Small-business owners who think it may be difficult to reduce their environmental footprint can begin the process on a small scale, say those who advocate abandoning oil as a source of energy in favor of more environmentally friendly resources.
“I think, by and large, small businesses get it,” said U.S. Sen. Jack Reed, who participated in a recent “Get off Oil” forum hosted Nov. 4 by Environment Rhode Island at Brown University. “They see the bottom line. They see the cost of fuel going up and they want to control cost.”
Cost containment is an issue most small businesses have been struggling with over the last several years and they may be looking for incentives to control costs, Reed said.
Programs such as the one National Grid has in place to assist businesses make the transition from oil to natural gas is an example of what’s available to Rhode Island small-business owners, Reed said.
When deciding to abandon oil, National Grid offers businesses a consultation and contractors help develop a plan tailored to the individual businesses’ needs.
Converting businesses to natural gas takes less time and money than thought, National Grid says.
As part of National Grid’s Business Choice Program, businesses can choose a natural gas supplier and National Grid delivers or transports the natural gas to the business site.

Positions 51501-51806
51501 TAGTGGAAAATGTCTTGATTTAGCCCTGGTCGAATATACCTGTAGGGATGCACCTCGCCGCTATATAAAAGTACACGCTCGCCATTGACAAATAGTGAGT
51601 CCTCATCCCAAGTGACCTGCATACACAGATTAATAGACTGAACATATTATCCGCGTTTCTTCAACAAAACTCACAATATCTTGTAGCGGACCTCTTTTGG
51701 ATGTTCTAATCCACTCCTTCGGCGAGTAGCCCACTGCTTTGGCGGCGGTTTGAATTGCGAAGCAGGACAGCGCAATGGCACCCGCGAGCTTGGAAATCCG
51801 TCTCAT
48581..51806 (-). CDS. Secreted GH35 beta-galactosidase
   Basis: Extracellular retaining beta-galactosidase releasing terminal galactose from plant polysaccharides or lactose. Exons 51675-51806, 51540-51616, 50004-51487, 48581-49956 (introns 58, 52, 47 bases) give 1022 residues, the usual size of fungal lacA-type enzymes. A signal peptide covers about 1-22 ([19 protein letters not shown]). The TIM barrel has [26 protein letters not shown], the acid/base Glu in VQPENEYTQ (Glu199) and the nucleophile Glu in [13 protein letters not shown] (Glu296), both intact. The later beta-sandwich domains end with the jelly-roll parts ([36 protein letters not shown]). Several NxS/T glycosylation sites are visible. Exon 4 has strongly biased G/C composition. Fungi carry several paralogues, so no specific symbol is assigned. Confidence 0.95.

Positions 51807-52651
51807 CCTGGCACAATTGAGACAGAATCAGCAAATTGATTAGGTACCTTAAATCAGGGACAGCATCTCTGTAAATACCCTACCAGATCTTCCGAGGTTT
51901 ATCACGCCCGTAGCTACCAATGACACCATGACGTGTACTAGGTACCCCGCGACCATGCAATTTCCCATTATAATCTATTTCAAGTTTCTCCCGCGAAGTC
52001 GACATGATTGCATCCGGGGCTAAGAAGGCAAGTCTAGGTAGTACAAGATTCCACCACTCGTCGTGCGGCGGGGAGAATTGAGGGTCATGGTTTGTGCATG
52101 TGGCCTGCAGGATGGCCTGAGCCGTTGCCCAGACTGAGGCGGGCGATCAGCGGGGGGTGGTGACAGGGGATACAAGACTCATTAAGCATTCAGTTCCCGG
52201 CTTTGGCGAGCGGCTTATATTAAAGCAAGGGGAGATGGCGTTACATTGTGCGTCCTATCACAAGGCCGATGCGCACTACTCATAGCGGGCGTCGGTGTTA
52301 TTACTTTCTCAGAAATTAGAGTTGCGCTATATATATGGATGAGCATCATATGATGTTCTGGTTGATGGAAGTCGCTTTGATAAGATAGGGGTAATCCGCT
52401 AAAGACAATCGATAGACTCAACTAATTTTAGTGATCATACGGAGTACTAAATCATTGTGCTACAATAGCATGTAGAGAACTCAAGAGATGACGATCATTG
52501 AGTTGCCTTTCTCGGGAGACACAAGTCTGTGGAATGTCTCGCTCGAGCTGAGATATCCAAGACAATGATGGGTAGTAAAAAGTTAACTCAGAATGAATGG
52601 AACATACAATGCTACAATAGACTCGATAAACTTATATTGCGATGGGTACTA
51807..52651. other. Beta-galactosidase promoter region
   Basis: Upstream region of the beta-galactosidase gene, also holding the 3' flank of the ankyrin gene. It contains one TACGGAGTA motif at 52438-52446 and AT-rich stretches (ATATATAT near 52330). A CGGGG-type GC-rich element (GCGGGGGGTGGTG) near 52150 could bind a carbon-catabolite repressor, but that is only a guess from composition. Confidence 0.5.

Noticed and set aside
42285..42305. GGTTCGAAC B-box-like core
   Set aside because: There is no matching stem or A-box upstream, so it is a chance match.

The natural gas companies basically “rent space” on National Grid’s pipelines. National Grid has to ensure reliable delivery through their system. National Grid says there’s no difference in service or in the price of businesses’ bills.
Switching from oil as a source of energy should be a no-brainer, considering the costs to the country as well as to the environment, Reed said.
“Our dependence on oil has huge economic costs to the country,” Reed said. “It is [also] environmental costs and significant national-security costs.
In terms of economic cost, the country’s biggest current account deficit is oil coming into the U.S. from overseas, he said.
The reasons to abandon oil outweigh the benefits to keep it, said Caroline A. Karp, a senior lecturer in Brown University’s Center for Environmental Studies, but some small businesses may not realize how easy it is to make a change.
“A lot of small businesses generate waste material from the form of carbons … so businesses that are dealing with food will generate something that can be composted. Methane is an example, methane can be used as the fuel,” Karp said.